Segregation returns to America as universities threaten, harass, intimidate unvaxxed students
07/29/2021 // News Editors // Views

Millions of students across the United States are waking up to the reality that getting a college education now requires them to submit to a new medical treatment that the U.S. Food and Drug Administration considers experimental.

(Article republished from

Some are halfway or more into their degree programs, with tens of thousands of dollars in student-loan debt amassed, only to now find out they cannot finish their degrees unless they submit to an all-new “vaccine” using mRNA gene therapy that has already caused thousands of serious adverse reactions in young people.

Some classes can be taken online but not those requiring lab work or hands-on training, meaning if you don’t get the required injection, you don’t graduate.

Evidence of an emerging two-tiered society is difficult to overlook — a society in which young people face immeasurable pressure to inject something into their bodies that they fear is much more dangerous than the disease it claims, without much scientific data, to prevent. The COVID recovery rate in people aged 17 to 22 is known to be 99.9 percent but the long-term health impact of the shots will be anybody’s guess.

The average age of people dying of COVID in America is 77. For someone that age, the long term risks of an experimental vaccine may not be that big of a deal.

But what if you’re 18 or 20 years old and have another 60 or 70 years of life ahead of you?

Dr. Peter McCullough, the most highly cited U.S. medical doctor in COVID-19 treatments, said in a July 19 interview with Brannon Howse that the CDC has documented 2,000 cases of myocarditis, which involves inflammation of the heart, in vaccinated people under age 30.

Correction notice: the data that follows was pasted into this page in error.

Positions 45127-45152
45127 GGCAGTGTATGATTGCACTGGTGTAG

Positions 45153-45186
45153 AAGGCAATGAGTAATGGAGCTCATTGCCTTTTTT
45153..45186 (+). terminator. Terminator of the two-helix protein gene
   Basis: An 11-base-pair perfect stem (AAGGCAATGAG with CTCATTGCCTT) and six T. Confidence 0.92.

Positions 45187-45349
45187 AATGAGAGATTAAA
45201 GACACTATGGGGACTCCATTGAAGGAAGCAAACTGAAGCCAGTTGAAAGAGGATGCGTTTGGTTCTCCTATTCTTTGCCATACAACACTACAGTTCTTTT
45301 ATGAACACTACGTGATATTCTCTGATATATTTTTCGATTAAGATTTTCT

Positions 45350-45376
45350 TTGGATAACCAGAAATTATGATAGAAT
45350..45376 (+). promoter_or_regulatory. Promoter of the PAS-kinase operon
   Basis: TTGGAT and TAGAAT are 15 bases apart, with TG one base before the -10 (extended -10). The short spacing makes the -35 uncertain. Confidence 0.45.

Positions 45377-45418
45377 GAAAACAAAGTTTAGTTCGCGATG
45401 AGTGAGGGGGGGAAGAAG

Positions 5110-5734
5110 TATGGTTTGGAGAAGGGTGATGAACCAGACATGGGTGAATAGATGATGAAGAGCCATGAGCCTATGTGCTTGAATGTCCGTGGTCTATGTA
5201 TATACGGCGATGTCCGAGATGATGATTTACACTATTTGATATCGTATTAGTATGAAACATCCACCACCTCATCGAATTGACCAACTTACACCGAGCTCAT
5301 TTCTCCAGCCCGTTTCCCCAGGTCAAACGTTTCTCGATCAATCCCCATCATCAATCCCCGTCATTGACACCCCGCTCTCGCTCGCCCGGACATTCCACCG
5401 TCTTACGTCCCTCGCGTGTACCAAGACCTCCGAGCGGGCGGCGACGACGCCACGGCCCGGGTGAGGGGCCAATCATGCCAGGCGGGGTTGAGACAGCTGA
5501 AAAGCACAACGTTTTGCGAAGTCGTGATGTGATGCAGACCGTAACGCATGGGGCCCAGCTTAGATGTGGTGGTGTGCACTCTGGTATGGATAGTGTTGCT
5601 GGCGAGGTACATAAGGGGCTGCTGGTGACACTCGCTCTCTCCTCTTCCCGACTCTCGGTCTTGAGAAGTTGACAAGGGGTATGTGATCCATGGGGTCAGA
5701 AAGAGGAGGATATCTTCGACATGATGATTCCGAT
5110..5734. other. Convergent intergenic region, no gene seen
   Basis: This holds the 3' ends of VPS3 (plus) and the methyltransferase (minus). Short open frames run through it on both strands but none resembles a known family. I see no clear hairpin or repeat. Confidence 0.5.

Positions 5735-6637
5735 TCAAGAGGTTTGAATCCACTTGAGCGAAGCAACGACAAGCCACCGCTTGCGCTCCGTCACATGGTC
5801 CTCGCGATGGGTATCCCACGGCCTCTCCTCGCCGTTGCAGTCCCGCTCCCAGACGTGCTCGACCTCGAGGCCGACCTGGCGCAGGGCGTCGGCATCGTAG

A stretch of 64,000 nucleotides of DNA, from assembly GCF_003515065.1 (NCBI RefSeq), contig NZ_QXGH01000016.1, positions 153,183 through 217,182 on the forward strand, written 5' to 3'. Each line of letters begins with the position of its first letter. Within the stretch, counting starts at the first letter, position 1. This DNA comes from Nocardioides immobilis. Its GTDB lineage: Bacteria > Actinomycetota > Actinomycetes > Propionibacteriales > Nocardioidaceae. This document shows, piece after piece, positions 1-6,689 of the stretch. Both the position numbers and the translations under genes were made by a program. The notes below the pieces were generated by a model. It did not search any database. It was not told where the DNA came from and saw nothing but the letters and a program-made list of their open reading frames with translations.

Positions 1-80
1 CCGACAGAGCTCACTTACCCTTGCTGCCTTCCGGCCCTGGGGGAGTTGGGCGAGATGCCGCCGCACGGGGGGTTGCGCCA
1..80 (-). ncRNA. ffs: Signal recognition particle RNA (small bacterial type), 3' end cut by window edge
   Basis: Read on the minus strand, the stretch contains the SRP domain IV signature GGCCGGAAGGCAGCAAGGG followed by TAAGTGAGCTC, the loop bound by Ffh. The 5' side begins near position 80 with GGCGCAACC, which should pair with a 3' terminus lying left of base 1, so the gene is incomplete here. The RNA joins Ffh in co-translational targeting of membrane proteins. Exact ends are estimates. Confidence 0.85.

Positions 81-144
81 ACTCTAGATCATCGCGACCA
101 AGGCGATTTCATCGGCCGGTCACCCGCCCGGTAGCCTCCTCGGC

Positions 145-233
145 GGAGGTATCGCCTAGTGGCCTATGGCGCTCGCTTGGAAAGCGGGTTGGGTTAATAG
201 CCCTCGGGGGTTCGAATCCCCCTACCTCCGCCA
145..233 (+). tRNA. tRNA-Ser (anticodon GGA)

McCullough, a cardiologist, internist and epidemiologist on the medical staff at Baylor University in Texas, said he has personally been very busy in recent weeks treating young people with vaccine-related injuries, most of them permanent injuries involving cases in which the COVID spike protein collected in the heart, the blood vessels, the brain, the ovaries and other organs.

Myocarditis, a condition involving inflammation of the heart, is just one of the problems he’s treating.

“They need heart-failure medication, three to six months of no physical activity. Can you imagine having 20 million college kids put under the menace of being given vaccination and then an array of unlucky kids who develop myocarditis and it’s going to screw up their college or high school education in the next few years?” McCullough told Howse. “It’s really extraordinary. And I ‘ve been on national TV multiple times, and listen, nobody under 30 ought to consider this vaccine under any circumstances. Myocarditis is one of the reasons.”

Dr. Peter McCullough, MD.

He’s also seeing cases of Bells Palsy, partial paralysis or blindness and ringing in the ears. Most of these conditions are not showing up until six to eight months after people were given the injections, he said.

A majority of the more than 400 U.S. college campuses mandating the shot are offering religious exemptions, but getting such an exemption is not always easy. In fact, some schools are making it incredibly difficult to opt out on the basis of one’s religious convictions.